Academic journal article Sociological Focus

Immigration and the Wages of Native Workers: Spatial versus Occupational Approaches

Academic journal article Sociological Focus

Immigration and the Wages of Native Workers: Spatial versus Occupational Approaches

Article excerpt

Using data from the Current Population Survey, we study the impact of the increasing proportion of immigrants on the wages of native workers. Two different approaches are contrasted. The most common method has been the spatial approach that uses some geographic unit of analysis to investigate the multivariate association between the proportion of immigrants and the wages of native workers. Previous studies using the spatial approach have generally found little evidence of a significant negative effect. We propose, however, a contrasting method that represents an occupational approach in which occupations are the unit of analysis to investigate the impact of the proportion immigrant. This occupational approach avoids the bias that is inherent in the spatial approach due to the endogenous nature of immigrants' decisions about where to reside and the economic opportunities of local areas. In contrast to the spatial approach, our results using the same data but employing the occupational approach yield consistently negative net effects of the proportion immigrant on the wages of native workers during the period from 1994 to 2006.

Immigration is one of the major policy issues of our time. Every American presidential administration since Reagan has advocated, proposed, or promoted the passage of major legislation on immigration. It is hotly debated today by politicians, journalists, media commentators as well as academics. Given that about 12 percent of the U.S. population is foreign bom and that immigration trends appear to be continuing without much change (Larsen 2004), it is likely to remain a major policy issue in the foreseeable future.

The approach adopted by sociologists who specialize in the study of immigration is, frankly speaking, politically "pro-immigrant." Although this stance is not explicitly stated, it is evident in much of their work. For example, persons who question the desirability of high levels of immigration are often dismissed by sociologists as "xenophobic" and "alarmist" (Fennelly 2008:152; Massey 2008:349-350). Non-urban Americans are sometimes portrayed as being "parochial" (Hirschman 2005:601): "Small-town America has been indifferent, insensitive, and sometimes even hostile to newcomers" (Hirschman and Massey 2008:18). Other characterizations include descriptions of being "lower-income, less-educated" and the "most susceptible to the perception of immigrants as a competitive threat" (Fennelly 2008:153).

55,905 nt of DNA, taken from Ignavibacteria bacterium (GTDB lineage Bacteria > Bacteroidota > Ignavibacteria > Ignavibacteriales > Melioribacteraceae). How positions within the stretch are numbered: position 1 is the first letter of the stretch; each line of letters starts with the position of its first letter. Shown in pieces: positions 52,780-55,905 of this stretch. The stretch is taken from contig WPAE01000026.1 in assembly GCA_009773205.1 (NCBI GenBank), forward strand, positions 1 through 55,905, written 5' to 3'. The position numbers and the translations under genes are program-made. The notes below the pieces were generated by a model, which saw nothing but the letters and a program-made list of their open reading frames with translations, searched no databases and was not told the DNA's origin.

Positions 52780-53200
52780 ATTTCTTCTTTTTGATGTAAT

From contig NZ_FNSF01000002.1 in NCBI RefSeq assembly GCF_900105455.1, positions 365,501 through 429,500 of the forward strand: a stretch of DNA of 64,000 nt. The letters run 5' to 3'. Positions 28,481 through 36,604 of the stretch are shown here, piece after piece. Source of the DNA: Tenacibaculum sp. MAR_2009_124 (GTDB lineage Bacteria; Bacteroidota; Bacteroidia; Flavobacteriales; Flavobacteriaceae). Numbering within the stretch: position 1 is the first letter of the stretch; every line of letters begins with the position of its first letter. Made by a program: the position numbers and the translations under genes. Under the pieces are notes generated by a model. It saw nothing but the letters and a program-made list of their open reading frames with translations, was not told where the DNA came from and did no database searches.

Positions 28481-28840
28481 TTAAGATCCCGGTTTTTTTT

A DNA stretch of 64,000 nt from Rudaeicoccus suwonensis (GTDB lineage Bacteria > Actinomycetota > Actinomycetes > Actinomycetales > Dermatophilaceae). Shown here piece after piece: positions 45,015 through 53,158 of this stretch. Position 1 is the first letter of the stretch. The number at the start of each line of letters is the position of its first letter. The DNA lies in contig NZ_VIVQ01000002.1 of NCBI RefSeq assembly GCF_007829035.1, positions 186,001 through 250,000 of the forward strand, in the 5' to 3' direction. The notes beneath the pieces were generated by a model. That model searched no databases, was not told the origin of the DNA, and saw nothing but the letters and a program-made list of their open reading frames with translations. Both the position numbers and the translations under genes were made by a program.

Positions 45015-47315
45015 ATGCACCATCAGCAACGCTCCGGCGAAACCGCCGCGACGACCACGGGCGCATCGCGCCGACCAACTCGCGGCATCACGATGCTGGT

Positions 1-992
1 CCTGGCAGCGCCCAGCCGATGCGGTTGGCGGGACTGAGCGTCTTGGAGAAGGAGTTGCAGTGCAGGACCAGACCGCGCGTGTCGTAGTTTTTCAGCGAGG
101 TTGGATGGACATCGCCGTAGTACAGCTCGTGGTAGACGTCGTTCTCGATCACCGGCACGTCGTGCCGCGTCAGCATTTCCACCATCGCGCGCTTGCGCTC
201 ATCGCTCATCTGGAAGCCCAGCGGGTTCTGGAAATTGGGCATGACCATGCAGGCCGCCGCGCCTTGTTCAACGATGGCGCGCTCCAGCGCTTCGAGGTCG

This "perception" is said to be based on ignorance because "a number of studies have shown that immigrants generally do not take jobs away from native-born American workers" (Fennelly 2008:173). Farley (1996:200) stated that "there is consensus that the effects of immigration on the employment and wages of natives are modest." More recently, Hirschman (2005:606) concluded that "there are wide-spread popular beliefs, including many influential voices within public policy circles, that immigration is harmful to the economic welfare of the country and especially to native-born Americans. . . . However, neither economic theory nor empirical evidence supports such negative assessments. . . . The overwhelming body of empirical research finds little evidence of negative effects." Hirschman (2005:606) furthermore claims that this conclusion applies "across all types of native workers, white and black, skilled and unskilled, male and female." The "perception" among native workers that immigrants reduce their labor market prospects is explained to have arisen because "rural nostalgia and xenophobia are fomented by anti-immigrant groups, who couch their opposition to immigration in the cloak of social and environmental protection" (Fennelly 2008:153).

The conventional wisdom among sociologists seems consistent with the saying that "immigrants do the jobs that Americans will not do" (Bush 2004). For example, Hirschman and Massey argue that immigrants are "coming to fill jobs that are no longer attractive to native-born workers and that would not even exist were it not for immigrants' taking them" and "immigrants are willing to provide low-cost services that might not otherwise be available" (Hirschman and Massey 2008:17). …

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